Legacy of Wisdom, Women, and Power

Wisdom comes a deep price.

For Millennials, that price has been paid twice in less than a generation. Ideology will take a backseat to having to eke a living in a turbulent world while looking for shelter…again. Many of us older members of the generation remember the hard fought battles against George W. Bush’s mandates. And how hard it’s been to overturn a lot of his suppression policies. His legacy is tainted in corruption and blood.


Compared to future president Donald Trump, Bush is…well, Busch league. All his terrible policies, like Gitmo, will pale in comparison to the man who stoked open bigotry, hatred, and misogyny for those votes. The veneer isn’t just stripped away with some powerful lye soap; its cracks are openly inviting more hatred as minority children return to school and wonder if they’ll be able to stay safe on the ride home. What does it say about our nation that children were right in predicting such bone-deep terror?

Many voters cosigned this agreement by casting a ballot for an inexperienced politician that’s never changed stripes as a megalomaniac. As white women, we allowed this to happen. We pushed our self-interest at the cost of others. I voted for Hillary Rodham Clinton because my conscience wouldn’t let me do otherwise. #Imwithher hit hard because I love those around me. I respect their right to happiness and basic human rights and dignity. I have a diverse set of friends and family. There’s not one person in each group that isn’t going to face the backlash of this fear mongering. Of being called a rapist, a degenerate of society, a terrorist.

And make no mistake, it was based on fear. To lose power for some people is to allow inclusive progress. And we can’t have that. Clearly.

Fears and rhetoric

Progress is a dangerous word nowadays.

Customer Service Agent Life

But…me? (Credit: Public Domain Pictures, Pixabay.)

Echo chambers and islands are more insulated so neither side seems to listen. To be progressive and not centrist or right is to be a harbinger of political death. It’s a scary prospect to hope for positive change; never easy and never quiet. And now a man who will  strip most human rights in this country from the poorest and most vulnerable is in power. A man who would rather cause pain than to avoid a bruised ego. A man that told another man that sexual assault is a-okay because power means everyone wants it. Even when they don’t. That being six or seven times more competent in an arena still won’t break that glass ceiling?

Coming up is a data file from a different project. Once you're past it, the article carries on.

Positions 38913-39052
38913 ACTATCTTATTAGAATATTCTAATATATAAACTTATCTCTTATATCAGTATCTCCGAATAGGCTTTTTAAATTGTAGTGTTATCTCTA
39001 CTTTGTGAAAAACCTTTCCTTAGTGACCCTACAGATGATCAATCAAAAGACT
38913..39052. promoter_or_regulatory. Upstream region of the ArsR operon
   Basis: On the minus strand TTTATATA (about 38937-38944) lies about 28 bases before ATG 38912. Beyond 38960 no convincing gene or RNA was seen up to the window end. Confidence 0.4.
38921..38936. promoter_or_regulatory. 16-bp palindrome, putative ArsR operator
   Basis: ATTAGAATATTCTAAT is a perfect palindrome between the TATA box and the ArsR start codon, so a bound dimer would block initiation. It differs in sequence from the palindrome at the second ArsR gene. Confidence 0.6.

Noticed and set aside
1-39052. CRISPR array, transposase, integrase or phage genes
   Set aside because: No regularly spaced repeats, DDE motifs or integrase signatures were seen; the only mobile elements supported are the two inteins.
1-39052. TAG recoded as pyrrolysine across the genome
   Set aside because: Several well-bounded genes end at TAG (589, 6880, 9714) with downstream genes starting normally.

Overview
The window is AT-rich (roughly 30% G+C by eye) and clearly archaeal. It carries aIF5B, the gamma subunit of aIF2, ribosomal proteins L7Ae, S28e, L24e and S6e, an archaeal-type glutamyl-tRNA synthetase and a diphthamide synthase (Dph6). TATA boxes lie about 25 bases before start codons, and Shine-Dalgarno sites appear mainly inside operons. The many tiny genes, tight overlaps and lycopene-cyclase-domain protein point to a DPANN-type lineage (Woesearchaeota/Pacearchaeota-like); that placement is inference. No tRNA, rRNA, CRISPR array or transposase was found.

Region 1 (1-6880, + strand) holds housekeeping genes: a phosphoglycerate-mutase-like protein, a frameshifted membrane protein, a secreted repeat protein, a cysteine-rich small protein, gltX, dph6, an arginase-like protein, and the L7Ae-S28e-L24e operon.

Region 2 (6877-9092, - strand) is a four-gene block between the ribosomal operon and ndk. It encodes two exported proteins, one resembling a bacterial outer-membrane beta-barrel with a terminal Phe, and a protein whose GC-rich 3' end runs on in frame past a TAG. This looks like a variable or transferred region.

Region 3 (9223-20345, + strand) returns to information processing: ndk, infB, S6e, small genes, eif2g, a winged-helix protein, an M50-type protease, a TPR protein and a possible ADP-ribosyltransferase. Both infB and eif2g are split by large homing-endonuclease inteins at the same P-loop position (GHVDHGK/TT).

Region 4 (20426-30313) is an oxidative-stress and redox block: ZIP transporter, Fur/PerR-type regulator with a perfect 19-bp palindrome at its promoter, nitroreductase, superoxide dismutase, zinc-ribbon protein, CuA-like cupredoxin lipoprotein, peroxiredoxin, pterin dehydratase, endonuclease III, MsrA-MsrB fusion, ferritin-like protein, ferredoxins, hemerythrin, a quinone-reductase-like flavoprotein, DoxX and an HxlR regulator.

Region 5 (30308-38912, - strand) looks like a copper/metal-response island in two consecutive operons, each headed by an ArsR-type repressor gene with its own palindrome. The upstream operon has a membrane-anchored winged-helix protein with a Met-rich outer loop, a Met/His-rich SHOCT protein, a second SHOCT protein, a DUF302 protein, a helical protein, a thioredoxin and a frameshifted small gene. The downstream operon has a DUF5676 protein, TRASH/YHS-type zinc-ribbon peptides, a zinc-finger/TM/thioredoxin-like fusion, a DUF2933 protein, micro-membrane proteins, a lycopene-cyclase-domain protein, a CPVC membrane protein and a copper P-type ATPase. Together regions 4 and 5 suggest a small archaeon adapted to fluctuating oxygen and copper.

How do you look at the young girls around you and say “this is worth it”? How do you not understand the value of your daughter’s success is dependent on human dignity? How do tell a sexual assault victim that being edgy was more important than their safety? What stares back at you in the mirror? Who have you become? What happens when the cold reality sets in that you helped to elect a man willing to promote violence against an opponent—someone who looks just like you?

Do you really want this man in charge of American military factions? Do you want him to really be allowed the chance to back up regimes such as Putin, Assad, and Duerte? These are regimes that target their own citizens for the sake of power. How does someone not become scared at that prospect? Reuters reports that Syrian rebels and groups working to end the conflict remain concerned over the latest election. After all, the rebels are equally fighting Assad and ISIL.

What does this mean for a global future where a presidency ended up winning based on foreign intervention? “On Syria he will have to make difficult decisions. Cooperation with Russia over the last year and a half has not worked … considerations should be towards a different policy,” said Bassma Kodmani, a member and spokeswoman for the Syrian opposition High Negotiations Committee (HNC).